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four stages in the development of cultural narratives

From X Dell’s “The Grounded Walrus: A Socially Dramatic Epilogue”:

As one of my professors used to tell me, the main difference between psychology and sociology is that the former is retail, the latter wholesale. The stories that societies tell about themselves often reveal the same things as personal stories, but on a mass scale.

Cultural anthropologist Victor Turner coined the term ‘social drama’ to describe the collection of cultural symbols, often propagated through mass media, which expresses who we are as a people. As Fred Fogo put it, social drama describes “…a transcultural phenomenon by which cultures reveal their fundamental tensions, their meaning systems, and their relations to power.”

Social drama theory describes cultural narratives within four stages of their development. The first is the ‘breech’ stage, where something so anomalous has occurred that we’re forced to take notice of it. The second stage, ‘crisis,’ happens when the story, and the import of its meaning, expands to more segments of society. It is here where the conflict over the interpretation of facts and the symbols begins. ‘Redress,’ the third stage, describes the practical means by which we act or react to the anomaly, according to how we interpret it. The last stage, ‘reintegration,’ is the resolution of the crises brought on by the anomalous event and the conflicting meaning it has to various parties. On occasion, reintegration entails the complete acceptance of one view by either a vast majority of the people or through a virtual consensus. Sometimes it involves a compromise between one or more opposing viewpoints. Most times, however, all sides simply acknowledge their disagreement, and propagate their cause, each hoping that someday their efforts will propel their beliefs into the mainstream.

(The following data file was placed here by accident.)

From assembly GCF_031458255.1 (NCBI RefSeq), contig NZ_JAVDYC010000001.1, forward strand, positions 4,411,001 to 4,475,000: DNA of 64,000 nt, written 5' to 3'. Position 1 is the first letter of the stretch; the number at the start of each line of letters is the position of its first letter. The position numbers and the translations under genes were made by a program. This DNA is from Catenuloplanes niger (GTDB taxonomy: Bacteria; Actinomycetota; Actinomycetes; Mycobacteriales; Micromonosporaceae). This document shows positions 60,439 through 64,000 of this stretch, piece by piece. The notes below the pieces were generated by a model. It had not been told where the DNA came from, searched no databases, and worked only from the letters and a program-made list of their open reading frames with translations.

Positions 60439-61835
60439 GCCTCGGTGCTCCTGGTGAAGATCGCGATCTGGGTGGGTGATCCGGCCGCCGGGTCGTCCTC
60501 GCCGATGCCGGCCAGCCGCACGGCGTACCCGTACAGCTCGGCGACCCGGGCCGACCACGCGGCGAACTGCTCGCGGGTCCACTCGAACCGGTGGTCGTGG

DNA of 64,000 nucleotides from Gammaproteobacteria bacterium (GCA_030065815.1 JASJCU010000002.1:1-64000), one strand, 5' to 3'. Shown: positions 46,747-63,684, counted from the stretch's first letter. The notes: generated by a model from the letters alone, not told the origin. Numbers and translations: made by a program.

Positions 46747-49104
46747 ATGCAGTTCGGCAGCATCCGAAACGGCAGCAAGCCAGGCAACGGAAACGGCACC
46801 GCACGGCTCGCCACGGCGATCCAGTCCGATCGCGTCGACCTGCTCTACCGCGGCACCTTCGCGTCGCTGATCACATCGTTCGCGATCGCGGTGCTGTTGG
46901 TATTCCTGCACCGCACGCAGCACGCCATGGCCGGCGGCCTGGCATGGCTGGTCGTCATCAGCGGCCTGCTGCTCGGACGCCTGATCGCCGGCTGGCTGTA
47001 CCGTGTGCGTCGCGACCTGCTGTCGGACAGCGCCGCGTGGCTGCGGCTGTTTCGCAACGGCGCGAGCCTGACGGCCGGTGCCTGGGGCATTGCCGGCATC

…the facts are usually not in dispute. The dispute lay in what they mean.

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